Alternative Rock Band Yarn to Perform at The Garage, 5/31
Up and coming Americana Alt/Rock band Yarn will perform one night only at The Garage on May 31 at 8pm.
Tickets to Yarn are $12 in advance and $15 day of show. Contact the Colonial Ticket Office at 111 South Street, Pittsfield by calling 413-997-4444. Tickets can also be bought online at www.berkshiretheatregroup.org. The Ticket Office is open Monday-Friday 10am-5pm, Saturdays 10am-2pm or on any performance day from 10am until curtain.
Brooklyn-based Americana/Alt-Rock band Yarn's sound owes as much to Gram Parsons and Earl Scruggs as to Jerry Garcia and Exile On Main Street-era Rolling Stones. Following in a fine tradition that includes forward thinking roots bands like The Flying Burrito Brothers and New Riders of The Purple Sage, Yarn weaves roots music idioms into a fresh sound that turns on hipsters and fans of country music alike, with technically impressive song-crafting and universal tales from the road of life.
On Yarn's latest release, Leftovers, Volume 1 you'll hear vintage tracks recorded during the band's first studio sessions back in 2006 and 2007. With this retro-collection, listeners witness the poignant emotion and emotive story-telling that has come to define the sextet's sound, which straddles the genres of Americana and alt-rock, with a dash of jam-band.
Their self-titled debut record reached No. 14 on the AMA and R&R Radio Charts, and ranked No. 79 on the AMA's Top 100 Albums of 2007. Yarn's 2008 follow-up, Empty Pockets, spent months in the top 5 on the AMA chart and was honored with eight first round 2009 Grammy nominations in several categories. Yarn's third release, Come on In, held its own as the #25 record on the top 100 Americana chart of 2010.
2012 brought this Grammy-nominated roots band into the music revolution, inspired by today's music devotee's hunger for artists to believe in and follow, they are giving it to the fans everyday in every way possible. Yarn's devotion to their fans is realized in online and social sharing of their music, whether its daily video posts, premiering fresh songs on local radio, or performing live in small town venues across the country. They are brought songs to American music lovers, and the music lovers responded.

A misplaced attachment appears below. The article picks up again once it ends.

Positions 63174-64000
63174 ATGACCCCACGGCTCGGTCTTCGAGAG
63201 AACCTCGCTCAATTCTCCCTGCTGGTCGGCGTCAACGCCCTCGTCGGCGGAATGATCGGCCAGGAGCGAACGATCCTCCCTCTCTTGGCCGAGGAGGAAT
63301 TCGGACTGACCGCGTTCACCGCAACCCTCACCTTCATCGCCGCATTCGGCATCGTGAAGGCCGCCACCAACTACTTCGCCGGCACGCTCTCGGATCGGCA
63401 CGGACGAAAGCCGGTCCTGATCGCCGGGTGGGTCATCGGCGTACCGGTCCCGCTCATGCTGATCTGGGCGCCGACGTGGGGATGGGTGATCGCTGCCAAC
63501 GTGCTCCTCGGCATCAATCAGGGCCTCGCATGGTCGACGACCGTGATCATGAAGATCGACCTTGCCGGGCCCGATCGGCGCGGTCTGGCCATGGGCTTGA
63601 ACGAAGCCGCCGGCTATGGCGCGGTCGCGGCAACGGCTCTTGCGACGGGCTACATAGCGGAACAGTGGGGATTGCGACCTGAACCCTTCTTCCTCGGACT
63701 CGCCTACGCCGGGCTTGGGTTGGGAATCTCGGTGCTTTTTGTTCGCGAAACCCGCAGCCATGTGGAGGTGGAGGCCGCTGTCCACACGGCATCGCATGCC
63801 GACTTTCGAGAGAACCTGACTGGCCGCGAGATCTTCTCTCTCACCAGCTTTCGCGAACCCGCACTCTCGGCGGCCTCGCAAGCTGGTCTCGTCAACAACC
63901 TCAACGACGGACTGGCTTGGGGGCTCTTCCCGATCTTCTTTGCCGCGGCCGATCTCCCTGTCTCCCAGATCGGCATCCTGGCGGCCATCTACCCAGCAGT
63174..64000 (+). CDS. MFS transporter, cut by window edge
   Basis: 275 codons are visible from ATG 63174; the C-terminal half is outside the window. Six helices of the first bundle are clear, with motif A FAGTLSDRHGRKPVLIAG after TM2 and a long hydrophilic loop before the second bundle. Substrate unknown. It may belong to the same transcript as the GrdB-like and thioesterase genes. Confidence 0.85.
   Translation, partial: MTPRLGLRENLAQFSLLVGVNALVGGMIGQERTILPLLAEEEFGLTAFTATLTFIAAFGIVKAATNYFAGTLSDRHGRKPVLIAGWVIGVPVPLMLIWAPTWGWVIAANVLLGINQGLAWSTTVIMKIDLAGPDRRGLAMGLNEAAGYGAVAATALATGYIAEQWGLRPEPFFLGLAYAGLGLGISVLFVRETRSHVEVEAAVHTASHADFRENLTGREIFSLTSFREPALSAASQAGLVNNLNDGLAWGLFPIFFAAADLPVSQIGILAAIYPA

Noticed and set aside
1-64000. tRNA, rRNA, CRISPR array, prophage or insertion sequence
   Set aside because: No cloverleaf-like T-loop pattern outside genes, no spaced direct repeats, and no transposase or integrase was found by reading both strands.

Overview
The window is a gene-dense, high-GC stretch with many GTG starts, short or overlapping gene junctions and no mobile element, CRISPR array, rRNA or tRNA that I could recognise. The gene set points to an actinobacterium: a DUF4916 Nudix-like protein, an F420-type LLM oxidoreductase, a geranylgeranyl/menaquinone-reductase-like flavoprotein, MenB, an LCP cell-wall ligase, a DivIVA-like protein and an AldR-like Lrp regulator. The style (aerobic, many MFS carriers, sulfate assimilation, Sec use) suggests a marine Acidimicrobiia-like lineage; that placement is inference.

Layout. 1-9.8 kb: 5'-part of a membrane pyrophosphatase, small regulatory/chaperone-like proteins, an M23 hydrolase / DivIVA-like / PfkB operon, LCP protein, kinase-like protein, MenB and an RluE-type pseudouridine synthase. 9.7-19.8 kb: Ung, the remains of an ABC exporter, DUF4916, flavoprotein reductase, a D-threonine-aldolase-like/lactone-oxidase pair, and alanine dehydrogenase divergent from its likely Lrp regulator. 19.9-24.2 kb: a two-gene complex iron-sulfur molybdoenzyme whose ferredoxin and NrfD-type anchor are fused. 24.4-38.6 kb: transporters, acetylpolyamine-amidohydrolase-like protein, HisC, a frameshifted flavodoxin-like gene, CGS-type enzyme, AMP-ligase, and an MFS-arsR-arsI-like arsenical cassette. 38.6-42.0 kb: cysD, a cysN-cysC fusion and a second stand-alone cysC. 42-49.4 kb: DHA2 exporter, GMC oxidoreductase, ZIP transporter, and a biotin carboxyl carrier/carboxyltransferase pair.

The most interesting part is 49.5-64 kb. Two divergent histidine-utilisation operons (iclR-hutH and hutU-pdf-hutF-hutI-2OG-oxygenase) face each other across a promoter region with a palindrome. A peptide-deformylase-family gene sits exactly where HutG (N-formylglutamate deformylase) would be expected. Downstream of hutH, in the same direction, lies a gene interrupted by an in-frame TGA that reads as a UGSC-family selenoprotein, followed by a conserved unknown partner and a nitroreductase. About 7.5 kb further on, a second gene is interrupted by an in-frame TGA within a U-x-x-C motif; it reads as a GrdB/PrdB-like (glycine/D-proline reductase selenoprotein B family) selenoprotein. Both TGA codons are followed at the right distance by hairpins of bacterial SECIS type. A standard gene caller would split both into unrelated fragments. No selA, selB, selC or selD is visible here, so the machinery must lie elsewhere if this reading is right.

Yarn's devoted followers, affectionately called the "Yarmy," answered the band's request for aid when they funded their new record through Kickstarter. Raising in excess of $5000 of the $15,000 needed, the "Yarmy," proved their allegiance to Yarn and their music being heard in 2012. The fans spoke, and on March 20th, Yarn released their new album, Almost Home, produced by the multi-Grammy winning, Bil VornDick, who has worked with Alison Krauss, Ralph Stanley, Bob Dylan and many others. VornDick came across a Yarn performance at "Music City Roots," Nashville's progressive live music show that showcases some of the best of the Americana music scene. Although they didn't come together that night, VornDick and his wife heard Yarn on a Virginia radio live remote a few days later as they were traveling. VornDick decided it must be a sign and the rest is Yarn history.
Yarn's mojo continues to provide as they went on to make their first appearance at SXSW in the New Frontier Showcase, and travel in the "On the Fly" RV, courtesy of their 2012 sponsorship with Firefly Vodka. "It seems every good connection leads to another," says Christiana, "our fan following has really put us in a place to get noticed and we want to repay them for the huge faith in us." Yarn's good karma kept building, putting them in the right place at the right time. They were recently featured on CNN's Out Front, during a cover story on Firefly Distilleries. The band just happened to be in town and their music made a believer out of CNN host, Erin Burnett, who, (as she sings along with the band), proclaims, "They are playing good music and living the American dream. We think Yarn is going to make it big!"